Neiafu, ‘Uta Vava’u, Kingdom of Tonga
The first swimmer sprang from a standing position at the back of the boat into the warm, calm waters of the Pacific Ocean. His diving flippers smacked the surface, upsetting his balance. He teetered over, arms waving.
“Sit down! Sit down!” our Tongan captain urged in a loud stage whisper, gesturing with his hands.
But who could blame that first swimmer for throwing himself in? After much anticipation, a year of travel planning and now – even this very morning – several further hours of delay while the captain and his first mate searched the horizon from the slowly cruising boat, it was finally, finally time!
The whales were here. Right here.
Tonga is one of only two places in the world where you can swim alongside humpback whales. It is the number one reason tourists visit this beautiful South Pacific kingdom.
I slid over the side immediately following the impatient jumper. Breathing through my snorkel, I tipped forward and peered through my mask, blinking. What was I looking at?
My entire field of vision was filled with whale. A humpback resting, just beingin the ocean. It was so huge. It was so quiet.
The initial overwhelming beauty was awe-inspiring. I hung suspended above, not moving, trying to copy the calmness.
Some minutes later, spotting movement just to my right, I turned my head – and almost bit the mouthpiece off my snorkel.
A much larger whale, all white-trimmed fluke and barnacles, slowly extended its huge flipper. As she started to move you could begin to see, tucked in beside her, what all the excitement was about … the baby humpback.
As they began moving forward, the male I had first seen took his spot slightly behind them to the right. Finning along above them, it was close to impossible to believe what I was looking at.
Eventually finding themselves between the steep underwater rock wall of an island and our boat, the whales headed to the surface. Slowly, slowly, the female turned upwards, creating a vertical wall of whale.
How close was she? What is that water magnification percentage again? How do you snorkel backwards?
The deep ocean trenches around Tonga are where these humpbacks come to breed and, the following year, give birth. They remain in these protected waters three or four months.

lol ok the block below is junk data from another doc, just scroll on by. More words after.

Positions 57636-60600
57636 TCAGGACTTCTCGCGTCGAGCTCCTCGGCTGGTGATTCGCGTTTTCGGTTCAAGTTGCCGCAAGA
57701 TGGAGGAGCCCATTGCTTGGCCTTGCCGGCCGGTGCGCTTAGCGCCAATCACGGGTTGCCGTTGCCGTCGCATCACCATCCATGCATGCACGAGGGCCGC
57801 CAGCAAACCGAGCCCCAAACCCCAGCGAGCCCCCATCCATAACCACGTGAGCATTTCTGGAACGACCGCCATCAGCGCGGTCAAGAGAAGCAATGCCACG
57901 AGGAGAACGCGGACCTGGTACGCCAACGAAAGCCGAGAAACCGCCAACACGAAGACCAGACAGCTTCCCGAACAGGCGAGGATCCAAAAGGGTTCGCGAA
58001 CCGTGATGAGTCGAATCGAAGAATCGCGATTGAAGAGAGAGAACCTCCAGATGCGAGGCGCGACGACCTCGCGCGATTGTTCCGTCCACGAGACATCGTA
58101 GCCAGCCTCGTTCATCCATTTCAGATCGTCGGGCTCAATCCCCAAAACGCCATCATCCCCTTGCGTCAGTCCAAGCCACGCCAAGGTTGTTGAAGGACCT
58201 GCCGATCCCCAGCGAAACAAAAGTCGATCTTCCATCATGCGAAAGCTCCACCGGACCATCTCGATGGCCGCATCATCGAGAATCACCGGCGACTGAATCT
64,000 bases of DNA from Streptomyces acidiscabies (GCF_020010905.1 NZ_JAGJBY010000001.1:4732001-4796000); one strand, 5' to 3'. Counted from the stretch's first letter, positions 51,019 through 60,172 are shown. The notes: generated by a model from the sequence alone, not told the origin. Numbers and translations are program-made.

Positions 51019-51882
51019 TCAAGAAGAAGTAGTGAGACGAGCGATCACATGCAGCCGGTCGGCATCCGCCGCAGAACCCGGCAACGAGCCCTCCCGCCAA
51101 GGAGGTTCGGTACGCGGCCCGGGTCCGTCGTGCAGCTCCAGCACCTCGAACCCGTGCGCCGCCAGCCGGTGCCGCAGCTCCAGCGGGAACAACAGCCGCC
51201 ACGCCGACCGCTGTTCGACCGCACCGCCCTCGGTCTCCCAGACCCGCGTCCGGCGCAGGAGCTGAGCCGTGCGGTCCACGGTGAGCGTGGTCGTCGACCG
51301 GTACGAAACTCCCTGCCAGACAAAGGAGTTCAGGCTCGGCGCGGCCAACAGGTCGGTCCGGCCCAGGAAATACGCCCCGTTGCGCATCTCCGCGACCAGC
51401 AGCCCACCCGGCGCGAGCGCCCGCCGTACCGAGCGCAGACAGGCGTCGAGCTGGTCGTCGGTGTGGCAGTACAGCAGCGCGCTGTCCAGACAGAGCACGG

As the young grow bigger and the protective mothers relax a little, they play. They breach, slap their tails and flukes on the surface, and swim close to the beaches and boats.
Meanwhile, the males – referred to as “escorts” – try to keep them in line, urging them back to deeper waters.
Over the course of the afternoon, we were fortunate enough to swim with “our” whales six or seven times. The captain positioned the boat ahead of where he anticipated the whales would arrive, and when they came by we finned alongside as long as we could manage to keep up. I always kept my eye on that protective male!
As the day was coming to a close and we prepared for what turned out to be our final swim, the whale song suddenly and unexpectedly began – so loud we could hear it from onboard as we quickly pulled on masks and flippers.
There were very high-pitched squeaks, really low-pitched bubbly sounds, old-man-sighing groans and everything in between. It was completely out of this world – and then we entered the water. With ears under the surface, the song completely fills your head. We were surrounded by the experience.
The whales appeared from our left. For the last time, we finned along above them. The baby crossed over the back of the mother to position itself comfortably between the two adults.
I lost sight of them as they moved into the depths, but we could still hear them singing as we silently climbed the ladder onto the boat.
It was something amazing.
To swim with the humpbacks, visit the Kingdom of Tonga between the months of June and October.